It still took his breath away when he walked in, most of all when the building, its vaulted roof soaring to the heavens, was empty and his own steps sounded so marked and deliberate in the great space. He stopped, unsure if he expected to hear something or to see Ruth, but there was only the extraordinary silence, a breathing silence, it seemed, and the motes of dust glinting gold on the slanting sun coming through the east window. He walked round slowly, up the nave then into the chancel, glanced in the choir stalls, came out and went down each side aisle, into the crypt and the Lady chapel and as he went he looked down every row of pews. But he could tell by the quietness that she was not here – that nobody was here, though Maurice would be back at any minute and soon the few people who came to the early Communion would trickle in through the side door.


In London, when this had happened, he had known several places she sometimes went to and often found her, but he was still not very familiar with Lafferton and nor was Ruth, so had not the faintest idea where she might be.


In London he had been on firmer ground because there had been the psychiatric emergency team to call – whoever was on duty knew Ruth, knew her condition, he could get help from them at any time. And for the last two years she had been well and stable, taking her medication, so that he had relaxed, busy as he was with everything else, trusting her. He did not even know if they had registered with a GP – presumably Ruth must have done so, though if she had mentioned it he had forgotten. But he was sure she would not have made any contact with the psychiatric services. Once well, she always assumed she would never need them again.


As he left the building, he saw Miles Hurley coming towards him, Miles, who knew about Ruth and had supported Stephen through several years of great strain in London.


‘Miles …’


‘What’s happened?’


‘Ruth. I can’t find her.’


‘Right. How long has she been missing?’


‘She wasn’t there when I woke up. She could have just gone or … I’ve no idea.’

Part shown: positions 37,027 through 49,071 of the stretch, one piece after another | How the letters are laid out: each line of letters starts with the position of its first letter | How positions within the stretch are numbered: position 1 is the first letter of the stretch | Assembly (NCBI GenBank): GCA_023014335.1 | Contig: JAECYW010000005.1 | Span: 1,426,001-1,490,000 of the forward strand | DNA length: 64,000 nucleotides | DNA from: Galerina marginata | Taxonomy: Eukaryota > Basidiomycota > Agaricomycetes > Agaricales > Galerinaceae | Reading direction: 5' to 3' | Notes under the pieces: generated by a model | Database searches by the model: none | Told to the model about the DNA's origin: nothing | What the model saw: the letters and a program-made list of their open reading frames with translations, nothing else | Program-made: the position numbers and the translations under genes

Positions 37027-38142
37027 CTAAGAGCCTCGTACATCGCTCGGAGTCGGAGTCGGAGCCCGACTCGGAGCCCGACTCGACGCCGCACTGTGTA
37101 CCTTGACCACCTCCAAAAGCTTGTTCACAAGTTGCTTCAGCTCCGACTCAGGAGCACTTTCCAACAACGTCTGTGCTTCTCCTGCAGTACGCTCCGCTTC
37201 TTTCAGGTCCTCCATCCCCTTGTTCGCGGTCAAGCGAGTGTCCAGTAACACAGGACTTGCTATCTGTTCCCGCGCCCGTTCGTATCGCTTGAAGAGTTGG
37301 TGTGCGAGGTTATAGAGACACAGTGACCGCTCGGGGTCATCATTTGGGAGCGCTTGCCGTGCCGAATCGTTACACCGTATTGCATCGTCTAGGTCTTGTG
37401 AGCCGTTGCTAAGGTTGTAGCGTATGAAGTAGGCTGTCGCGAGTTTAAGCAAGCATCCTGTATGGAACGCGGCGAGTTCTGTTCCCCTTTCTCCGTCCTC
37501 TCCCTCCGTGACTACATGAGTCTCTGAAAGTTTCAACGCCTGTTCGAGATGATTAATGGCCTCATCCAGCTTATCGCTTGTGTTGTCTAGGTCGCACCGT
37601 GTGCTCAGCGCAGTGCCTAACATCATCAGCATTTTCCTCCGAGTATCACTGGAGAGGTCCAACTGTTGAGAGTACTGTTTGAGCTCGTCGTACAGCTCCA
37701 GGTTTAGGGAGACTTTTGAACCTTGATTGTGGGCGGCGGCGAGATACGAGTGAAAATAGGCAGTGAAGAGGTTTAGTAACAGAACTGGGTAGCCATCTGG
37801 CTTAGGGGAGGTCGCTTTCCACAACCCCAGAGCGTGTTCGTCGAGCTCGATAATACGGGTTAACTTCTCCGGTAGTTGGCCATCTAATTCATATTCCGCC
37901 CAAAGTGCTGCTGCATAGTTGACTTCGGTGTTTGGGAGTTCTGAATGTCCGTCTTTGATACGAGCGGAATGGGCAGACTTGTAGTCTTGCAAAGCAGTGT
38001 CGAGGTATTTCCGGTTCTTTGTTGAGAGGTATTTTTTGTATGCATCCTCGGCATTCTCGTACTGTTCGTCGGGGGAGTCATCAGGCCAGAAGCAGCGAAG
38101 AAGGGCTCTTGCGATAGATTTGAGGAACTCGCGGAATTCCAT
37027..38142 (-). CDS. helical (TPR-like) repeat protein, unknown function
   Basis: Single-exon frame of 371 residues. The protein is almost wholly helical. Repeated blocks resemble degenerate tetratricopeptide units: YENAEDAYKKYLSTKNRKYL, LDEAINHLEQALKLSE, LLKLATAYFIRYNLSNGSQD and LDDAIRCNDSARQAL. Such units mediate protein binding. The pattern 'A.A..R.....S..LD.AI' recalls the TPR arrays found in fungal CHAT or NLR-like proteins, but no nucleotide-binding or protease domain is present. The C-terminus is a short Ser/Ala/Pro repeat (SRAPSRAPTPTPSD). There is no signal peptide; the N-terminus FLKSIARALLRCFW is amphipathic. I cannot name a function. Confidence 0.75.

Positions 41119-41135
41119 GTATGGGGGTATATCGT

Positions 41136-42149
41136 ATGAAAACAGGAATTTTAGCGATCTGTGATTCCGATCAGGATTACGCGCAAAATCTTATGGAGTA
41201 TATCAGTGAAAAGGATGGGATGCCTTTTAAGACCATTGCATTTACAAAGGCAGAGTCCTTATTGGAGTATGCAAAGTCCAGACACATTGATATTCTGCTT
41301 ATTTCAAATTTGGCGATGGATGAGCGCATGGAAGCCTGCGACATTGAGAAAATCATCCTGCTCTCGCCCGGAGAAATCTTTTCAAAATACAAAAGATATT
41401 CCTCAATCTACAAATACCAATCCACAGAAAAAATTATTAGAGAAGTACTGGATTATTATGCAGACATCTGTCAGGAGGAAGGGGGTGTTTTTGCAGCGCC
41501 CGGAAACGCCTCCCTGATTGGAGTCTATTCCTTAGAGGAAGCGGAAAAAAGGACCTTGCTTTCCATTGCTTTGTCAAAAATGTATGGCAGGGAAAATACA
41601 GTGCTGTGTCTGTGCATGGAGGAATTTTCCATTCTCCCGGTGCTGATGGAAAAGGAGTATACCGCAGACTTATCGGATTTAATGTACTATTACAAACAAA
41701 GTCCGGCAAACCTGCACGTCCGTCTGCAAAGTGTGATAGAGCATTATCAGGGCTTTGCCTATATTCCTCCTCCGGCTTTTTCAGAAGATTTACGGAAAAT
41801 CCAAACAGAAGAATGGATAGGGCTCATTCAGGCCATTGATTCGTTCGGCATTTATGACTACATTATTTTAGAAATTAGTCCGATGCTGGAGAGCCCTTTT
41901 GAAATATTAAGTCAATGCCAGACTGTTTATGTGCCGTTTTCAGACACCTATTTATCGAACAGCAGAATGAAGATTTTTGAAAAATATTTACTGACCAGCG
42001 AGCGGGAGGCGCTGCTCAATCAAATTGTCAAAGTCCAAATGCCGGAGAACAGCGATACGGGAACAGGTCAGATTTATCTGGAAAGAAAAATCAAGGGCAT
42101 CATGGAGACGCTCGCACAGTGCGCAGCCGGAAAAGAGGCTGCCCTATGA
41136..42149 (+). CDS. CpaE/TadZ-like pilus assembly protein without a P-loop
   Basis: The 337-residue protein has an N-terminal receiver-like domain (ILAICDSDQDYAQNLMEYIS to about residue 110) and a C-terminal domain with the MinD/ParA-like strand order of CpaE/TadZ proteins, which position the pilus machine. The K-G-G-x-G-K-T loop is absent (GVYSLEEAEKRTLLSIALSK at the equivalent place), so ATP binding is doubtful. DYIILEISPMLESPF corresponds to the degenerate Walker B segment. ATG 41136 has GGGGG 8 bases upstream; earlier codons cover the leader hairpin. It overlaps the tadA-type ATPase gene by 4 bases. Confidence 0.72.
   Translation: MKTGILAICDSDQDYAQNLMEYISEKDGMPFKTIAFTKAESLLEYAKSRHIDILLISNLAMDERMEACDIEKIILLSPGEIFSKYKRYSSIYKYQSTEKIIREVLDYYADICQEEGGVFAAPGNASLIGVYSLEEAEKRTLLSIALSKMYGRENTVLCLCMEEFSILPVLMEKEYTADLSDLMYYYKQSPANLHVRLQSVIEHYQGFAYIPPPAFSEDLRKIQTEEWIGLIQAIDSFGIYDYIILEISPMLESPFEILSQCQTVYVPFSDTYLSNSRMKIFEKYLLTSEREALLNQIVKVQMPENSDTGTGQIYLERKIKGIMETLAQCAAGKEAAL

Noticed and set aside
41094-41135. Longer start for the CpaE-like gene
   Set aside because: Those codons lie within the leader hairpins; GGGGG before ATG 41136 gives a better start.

‘In that case, phone the police.’


‘The police? I … we’ve never had to do that, it was always –’


‘Stephen, think. There are already two young women dead and one missing.’


‘But they … that couldn’t have anything to do with Ruth.’


‘Phone the police, Stephen. I have to go and take the service – I’ll come straight over as soon as it’s finished, but you must call them, go and do it now. I’m not trying to alarm you, she’s probably wandering in the town somewhere, she’ll just come back, but this is not a time to take chances.’


But then, as he turned away, a silver Audi pulled away from the forecourt of the house at the far end of the close and drove towards them.


‘Stop him,’ Miles said. ‘Flag him down – you don’t need to phone them. This is the Detective Chief Superintendent in charge.’


And as Stephen stood frozen, his eyes full of panic and indecision, Miles stepped out and raised his arm. Simon Serrailler slowed down and stopped his car beside them.


Thirty-five


There was a blackness, but in the centre of the blackness was a swirling mass like a whirligig. Sparks came out of it now and then and she tried to hold on to those, but they always sputtered out and then there was just the blackness again and she was drowning in it.


When she came round the next time, there seemed to be some light at the edges of the blackness and after a few moments she recognised this as good. But there was also pain, at first so much part of her whole self that she could not separate it as being pain from here or from there, it was simply pain, a heavy, burning pain. She had no sense of time, but in between the bouts of swirling blackness and the moments of light, she began to sense that the pain was centred within the blackness, behind her eyes, around her head, inside her head, in her neck and chest. She thought about the pain. She was aware of her legs and feet then and the pain did not seem to belong there.